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Stakeholder value-linked sustainability assessment: Evaluating remedial alternatives for the Portland Harbor Superfund Site, Portland, Oregon, USA.

Authors
  • Apitz, Sabine E1
  • Fitzpatrick, Anne G2
  • McNally, Amanda3
  • Harrison, David4
  • Coughlin, Conor4
  • Edwards, Deborah A5
  • 1 SEA Environmental Decisions, Little Hadham, Hertfordshire, United Kingdom. , (United Kingdom)
  • 2 Geosyntec Consultants, Seattle, Washington, USA.
  • 3 Geosyntec Consultants, Pittsburgh, Pennsylvania, USA.
  • 4 NERA Economic Consulting, Boston, Massachusetts, USA.
  • 5 ExxonMobil Environmental Services, Houston, Texas, USA.
Type
Published Article
Journal
Integrated Environmental Assessment and Management
Publisher
Wiley (John Wiley & Sons)
Publication Date
Oct 23, 2017
Identifiers
DOI: 10.1002/ieam.1998
PMID: 29058827
Source
Medline
Keywords
License
Unknown

Abstract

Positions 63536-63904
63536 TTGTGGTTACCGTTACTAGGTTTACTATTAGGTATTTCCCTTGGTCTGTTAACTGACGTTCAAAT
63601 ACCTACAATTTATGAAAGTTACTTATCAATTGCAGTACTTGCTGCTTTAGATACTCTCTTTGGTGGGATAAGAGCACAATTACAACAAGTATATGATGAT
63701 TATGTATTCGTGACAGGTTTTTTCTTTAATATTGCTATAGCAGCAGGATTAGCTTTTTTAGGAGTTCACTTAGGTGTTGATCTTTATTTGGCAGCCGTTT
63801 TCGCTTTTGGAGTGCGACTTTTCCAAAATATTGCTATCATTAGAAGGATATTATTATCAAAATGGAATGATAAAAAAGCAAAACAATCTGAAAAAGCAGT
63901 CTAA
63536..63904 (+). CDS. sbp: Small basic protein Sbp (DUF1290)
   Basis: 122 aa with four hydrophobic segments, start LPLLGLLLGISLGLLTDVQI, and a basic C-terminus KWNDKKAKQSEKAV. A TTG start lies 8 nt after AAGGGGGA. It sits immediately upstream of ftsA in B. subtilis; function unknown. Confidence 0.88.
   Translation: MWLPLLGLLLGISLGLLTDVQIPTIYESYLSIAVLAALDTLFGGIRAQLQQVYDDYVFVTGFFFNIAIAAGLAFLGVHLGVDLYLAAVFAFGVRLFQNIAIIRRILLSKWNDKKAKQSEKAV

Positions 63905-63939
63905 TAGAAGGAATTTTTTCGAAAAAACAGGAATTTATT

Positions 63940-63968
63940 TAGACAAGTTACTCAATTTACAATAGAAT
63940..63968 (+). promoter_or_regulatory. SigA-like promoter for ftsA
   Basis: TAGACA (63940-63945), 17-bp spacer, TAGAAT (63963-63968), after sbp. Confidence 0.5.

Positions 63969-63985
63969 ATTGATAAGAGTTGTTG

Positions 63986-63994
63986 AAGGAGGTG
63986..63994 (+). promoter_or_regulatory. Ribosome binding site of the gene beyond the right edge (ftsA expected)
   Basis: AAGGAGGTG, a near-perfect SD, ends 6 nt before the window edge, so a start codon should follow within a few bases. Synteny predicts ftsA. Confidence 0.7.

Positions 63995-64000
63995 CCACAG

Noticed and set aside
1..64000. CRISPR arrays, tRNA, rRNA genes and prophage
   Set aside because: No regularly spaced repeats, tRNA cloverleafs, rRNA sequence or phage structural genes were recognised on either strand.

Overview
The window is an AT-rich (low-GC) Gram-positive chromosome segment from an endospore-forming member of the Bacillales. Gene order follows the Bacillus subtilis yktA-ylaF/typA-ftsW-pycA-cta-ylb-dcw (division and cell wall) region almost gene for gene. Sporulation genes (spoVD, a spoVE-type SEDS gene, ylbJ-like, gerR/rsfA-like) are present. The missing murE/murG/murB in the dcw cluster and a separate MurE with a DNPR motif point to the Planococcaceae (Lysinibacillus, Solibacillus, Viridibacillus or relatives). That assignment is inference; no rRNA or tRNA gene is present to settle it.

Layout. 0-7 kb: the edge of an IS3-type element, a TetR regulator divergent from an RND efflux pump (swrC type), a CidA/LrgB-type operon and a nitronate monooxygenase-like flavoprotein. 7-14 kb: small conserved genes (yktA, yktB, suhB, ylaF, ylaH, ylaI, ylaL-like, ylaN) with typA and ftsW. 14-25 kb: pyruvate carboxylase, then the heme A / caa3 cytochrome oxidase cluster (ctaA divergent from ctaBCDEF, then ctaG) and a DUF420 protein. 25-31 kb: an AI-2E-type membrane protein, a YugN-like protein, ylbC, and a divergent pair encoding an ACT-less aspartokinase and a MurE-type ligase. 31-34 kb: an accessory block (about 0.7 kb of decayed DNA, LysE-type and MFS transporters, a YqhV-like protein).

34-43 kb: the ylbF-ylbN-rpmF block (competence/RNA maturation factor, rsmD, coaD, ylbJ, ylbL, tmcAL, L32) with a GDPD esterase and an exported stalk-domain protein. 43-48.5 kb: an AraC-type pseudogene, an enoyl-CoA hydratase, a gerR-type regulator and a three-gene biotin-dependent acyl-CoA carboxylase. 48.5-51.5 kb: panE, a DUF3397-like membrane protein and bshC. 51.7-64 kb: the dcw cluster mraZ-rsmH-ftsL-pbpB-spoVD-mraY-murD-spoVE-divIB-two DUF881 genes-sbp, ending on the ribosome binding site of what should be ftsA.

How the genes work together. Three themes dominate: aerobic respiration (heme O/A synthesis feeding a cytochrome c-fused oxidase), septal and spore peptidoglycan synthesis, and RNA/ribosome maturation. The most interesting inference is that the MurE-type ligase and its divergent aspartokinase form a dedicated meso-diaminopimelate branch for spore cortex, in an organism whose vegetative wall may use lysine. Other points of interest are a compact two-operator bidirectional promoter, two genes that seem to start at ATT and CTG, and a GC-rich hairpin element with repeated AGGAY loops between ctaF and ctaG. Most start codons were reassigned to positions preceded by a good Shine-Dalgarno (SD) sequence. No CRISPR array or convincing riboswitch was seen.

Regulatory decisions on remediation should consider affected communities' needs and values, and how these might be impacted by remedial options; this process requires that diverse stakeholders are able to engage in a transparent consideration of value trade-offs and of the distribution of risks and benefits associated with remedial actions and outcomes. The Stakeholder Values Assessment (SVA) tool was developed to evaluate remedial impacts on environmental quality, economic viability, and social equity in the context of stakeholder values and priorities. Stakeholder values were linked to the pillars of sustainability and also to a range of metrics to evaluate how sediment remediation affects these values. Sediment remedial alternatives proposed by the US Environmental Protection Agency (USEPA) for the Portland Harbor Superfund Site were scored for each metric, based upon data provided in published feasibility study (FS) documents. Metric scores were aggregated to generate scores for each value; these were then aggregated to generate scores for each pillar of sustainability. In parallel, the inferred priorities (in terms of regional remediation, restoration, planning, and development) of diverse stakeholder groups (SGs) were used to evaluate the sensitivity and robustness of the values-based sustainability assessment to diverse SG priorities. This approach, which addresses social indicators of impact and then integrates them with indicators of environmental and economic impacts, goes well beyond the Comprehensive Environmental Response, Compensation and Liability Act's (CERCLA) 9 criteria for evaluating remedial alternatives because it evaluates how remedial alternatives might be ranked in terms of the diverse values and priorities of stakeholders. This approach identified trade-offs and points of potential contention, providing a systematic, semiquantitative, transparent valuation tool that can be used in community engagement. Integr Environ Assess Manag 2017;00:000-000. © 2017 The Authors. Integrated Environmental Assessment and Management published by Wiley Periodicals, Inc. on behalf of Society of Environmental Toxicology & Chemistry (SETAC).

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